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Open Roads Forum  >  Tow Vehicles

 > Titan Cummins Diesel option axed for 2020

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ShinerBock

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Posted: 08/06/19 01:33pm Link  |  Quote  |  Print  |  Notify Moderator

thomasmnile wrote:

ShinerBock wrote:

ib516 wrote:

Cummins12V98 wrote:

SOOOOO, where will the Cummins land???

That's a good question.


This engine was initially designed for the medium duty cab-over and delivery truck market which it has had some success. I would even wager that Cummins has sold more ISV 5.0L in cab-overs/delivery trucks than they did in Titan XD's.


Was wondering what other applications it was built for. Poking around the internet didn't find anything outside of Cummins website and it mentioned pickups only...of which Nissan was the only customer.

Cummins may even have an uphill fight in the medium duty arena. I recall reading a fire apparatus manufacturer, was either Pierce or E ONE, is offering the Ford 6.7 L diesel in a custom pumper as an alternative to the Cummins engine options offered. Is the Ford engine less complex or less trouble prone from an emissions standpoint. Cost savings over a comparable displacement Cummins inline 6?


Not really. The last conference we had from Cummins executives showed a 75% market share in the medium duty market and shipped a record number of engines the first half of the year. This does not even include the engines they build for other manufacturers like the PACCAR PX engines which are re-branded Cummins ISB and ISL engines.

Cummins or its re-branded alternate is also the only diesel engine option in most medium duty school/shuttle bus, refuge, and van truck applications for almost all of the truck manufacturers. If you ever see one of these vehciles, there is a 9/10 chance that there is either a ISB or ISL under the hood.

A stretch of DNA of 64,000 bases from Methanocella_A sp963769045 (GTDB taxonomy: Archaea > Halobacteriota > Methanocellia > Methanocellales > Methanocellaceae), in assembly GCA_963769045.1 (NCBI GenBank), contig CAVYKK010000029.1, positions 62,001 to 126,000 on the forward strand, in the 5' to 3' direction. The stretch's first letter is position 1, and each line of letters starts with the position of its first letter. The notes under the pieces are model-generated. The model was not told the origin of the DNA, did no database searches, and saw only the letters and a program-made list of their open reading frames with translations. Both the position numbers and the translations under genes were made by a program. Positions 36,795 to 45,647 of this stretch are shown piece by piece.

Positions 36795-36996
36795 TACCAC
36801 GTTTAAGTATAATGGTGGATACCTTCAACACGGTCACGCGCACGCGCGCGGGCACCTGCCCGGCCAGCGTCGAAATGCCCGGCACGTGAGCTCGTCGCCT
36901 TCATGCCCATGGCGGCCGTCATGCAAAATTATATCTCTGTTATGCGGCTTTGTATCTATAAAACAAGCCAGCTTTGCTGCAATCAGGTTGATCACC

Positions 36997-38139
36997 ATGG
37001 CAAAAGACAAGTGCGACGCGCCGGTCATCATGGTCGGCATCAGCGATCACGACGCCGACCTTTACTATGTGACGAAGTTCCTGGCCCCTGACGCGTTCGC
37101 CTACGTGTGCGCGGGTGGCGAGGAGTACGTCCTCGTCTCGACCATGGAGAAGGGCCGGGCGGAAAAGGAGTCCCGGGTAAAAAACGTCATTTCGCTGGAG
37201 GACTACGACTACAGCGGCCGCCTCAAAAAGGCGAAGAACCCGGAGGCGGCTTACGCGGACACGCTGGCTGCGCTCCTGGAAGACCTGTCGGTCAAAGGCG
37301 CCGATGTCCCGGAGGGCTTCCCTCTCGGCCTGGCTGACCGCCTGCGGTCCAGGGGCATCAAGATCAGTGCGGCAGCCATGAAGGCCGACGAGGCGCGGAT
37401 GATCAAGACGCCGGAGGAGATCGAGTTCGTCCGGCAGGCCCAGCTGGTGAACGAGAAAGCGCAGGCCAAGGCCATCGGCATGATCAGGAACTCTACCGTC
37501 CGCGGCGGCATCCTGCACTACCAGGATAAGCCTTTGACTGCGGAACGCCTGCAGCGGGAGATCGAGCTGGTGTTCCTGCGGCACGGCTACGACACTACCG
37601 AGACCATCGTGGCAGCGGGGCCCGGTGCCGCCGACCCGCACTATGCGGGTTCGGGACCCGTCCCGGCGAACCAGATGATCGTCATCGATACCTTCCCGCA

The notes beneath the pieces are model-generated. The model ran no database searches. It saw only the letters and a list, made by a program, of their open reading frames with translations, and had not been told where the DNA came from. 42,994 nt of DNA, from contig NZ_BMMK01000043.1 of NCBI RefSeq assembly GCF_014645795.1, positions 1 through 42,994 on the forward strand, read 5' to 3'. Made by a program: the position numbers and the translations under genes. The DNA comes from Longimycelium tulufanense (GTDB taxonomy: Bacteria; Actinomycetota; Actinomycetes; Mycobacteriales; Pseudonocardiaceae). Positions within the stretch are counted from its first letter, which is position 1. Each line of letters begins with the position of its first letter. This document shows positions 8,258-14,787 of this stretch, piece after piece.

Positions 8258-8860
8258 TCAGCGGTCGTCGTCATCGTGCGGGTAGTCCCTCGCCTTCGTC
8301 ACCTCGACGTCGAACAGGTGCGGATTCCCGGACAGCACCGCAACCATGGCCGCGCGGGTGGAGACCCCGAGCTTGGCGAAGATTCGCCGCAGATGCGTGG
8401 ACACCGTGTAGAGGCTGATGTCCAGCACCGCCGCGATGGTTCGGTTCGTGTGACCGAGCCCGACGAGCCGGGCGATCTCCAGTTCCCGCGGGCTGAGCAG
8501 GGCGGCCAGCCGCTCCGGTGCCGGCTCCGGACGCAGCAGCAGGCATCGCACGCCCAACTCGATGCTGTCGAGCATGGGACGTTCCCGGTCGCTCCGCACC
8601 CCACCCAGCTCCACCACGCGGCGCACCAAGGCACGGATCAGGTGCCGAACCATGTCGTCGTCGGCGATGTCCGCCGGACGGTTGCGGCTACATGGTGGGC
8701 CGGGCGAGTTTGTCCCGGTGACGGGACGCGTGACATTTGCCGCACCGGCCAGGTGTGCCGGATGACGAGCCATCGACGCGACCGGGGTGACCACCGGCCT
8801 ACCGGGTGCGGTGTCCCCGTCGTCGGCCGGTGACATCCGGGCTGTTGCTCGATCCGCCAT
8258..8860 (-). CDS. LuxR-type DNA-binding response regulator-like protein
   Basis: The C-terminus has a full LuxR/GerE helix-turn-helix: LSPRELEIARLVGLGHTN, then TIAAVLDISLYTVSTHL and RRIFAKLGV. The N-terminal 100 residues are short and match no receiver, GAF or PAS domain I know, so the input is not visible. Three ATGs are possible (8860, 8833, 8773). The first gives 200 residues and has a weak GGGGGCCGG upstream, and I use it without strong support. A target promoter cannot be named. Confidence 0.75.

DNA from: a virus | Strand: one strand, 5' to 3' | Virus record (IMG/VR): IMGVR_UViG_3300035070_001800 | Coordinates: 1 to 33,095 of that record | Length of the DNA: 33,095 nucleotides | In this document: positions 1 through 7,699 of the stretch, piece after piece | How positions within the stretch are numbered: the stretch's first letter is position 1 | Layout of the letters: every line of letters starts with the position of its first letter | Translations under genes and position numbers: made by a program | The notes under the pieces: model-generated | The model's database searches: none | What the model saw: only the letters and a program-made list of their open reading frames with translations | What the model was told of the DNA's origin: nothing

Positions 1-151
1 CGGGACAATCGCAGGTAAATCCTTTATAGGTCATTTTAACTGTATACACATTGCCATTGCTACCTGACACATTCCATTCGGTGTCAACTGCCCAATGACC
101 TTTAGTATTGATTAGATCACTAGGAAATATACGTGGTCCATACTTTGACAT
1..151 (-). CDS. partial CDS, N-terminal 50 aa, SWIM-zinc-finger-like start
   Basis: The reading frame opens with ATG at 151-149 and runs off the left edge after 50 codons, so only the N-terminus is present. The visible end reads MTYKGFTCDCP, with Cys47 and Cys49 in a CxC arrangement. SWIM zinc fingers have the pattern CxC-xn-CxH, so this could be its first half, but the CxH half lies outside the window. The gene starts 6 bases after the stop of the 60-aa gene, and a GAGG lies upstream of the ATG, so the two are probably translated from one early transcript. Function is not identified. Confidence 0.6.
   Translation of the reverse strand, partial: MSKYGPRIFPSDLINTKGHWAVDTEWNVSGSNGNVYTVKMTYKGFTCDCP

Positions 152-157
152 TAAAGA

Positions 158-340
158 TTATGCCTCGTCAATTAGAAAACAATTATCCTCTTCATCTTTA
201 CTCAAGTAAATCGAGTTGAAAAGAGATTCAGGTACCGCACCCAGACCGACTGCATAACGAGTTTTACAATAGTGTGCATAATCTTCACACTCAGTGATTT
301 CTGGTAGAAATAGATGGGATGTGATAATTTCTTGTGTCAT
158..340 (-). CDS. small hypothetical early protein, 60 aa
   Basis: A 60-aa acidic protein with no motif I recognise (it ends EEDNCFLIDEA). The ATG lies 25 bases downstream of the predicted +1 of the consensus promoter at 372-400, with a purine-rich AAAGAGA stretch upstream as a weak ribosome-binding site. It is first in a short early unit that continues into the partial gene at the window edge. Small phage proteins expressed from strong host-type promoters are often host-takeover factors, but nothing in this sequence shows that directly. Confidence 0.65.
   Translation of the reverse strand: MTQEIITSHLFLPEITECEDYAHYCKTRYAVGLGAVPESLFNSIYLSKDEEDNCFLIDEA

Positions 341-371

The reason why Pierce moved to the PSD 6.7L might be due to packaging. It is a lot easier to fit a push rod V8 in a tight space than a tall and long I6 with a turbo. They are essentially the same width due to the turbo and intake on the Cummins, but the push rod V8 PSD is shorter in both length and height.

* This post was edited 08/06/19 01:46pm by ShinerBock *

blownstang01

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Posted: 08/06/19 01:34pm Link  |  Quote  |  Print  |  Notify Moderator

ShinerBock wrote:

I think the XD is going to keep failing until Nissan finally stops telling truck buyers what they need and start giving them what they want. Nissan keeps saying that most "3/4 ton" HD truck buyers don't need that much capability or that much power. While this is true, but most HD truck buyers want the capability with full floating axles and the power of a big engine. This is why the big three are giving buyers both with bigger more powerful engines and and beefier truck components.

Then again, this is not the first time a foreign truck make tried to tell the US truck market what it needs and then went the way of the dodo or had to finally give buyers what they wanted with a major redesign before they had any meaningful sales numbers. It also doesn't help that this truck has a front end that only a mother could love.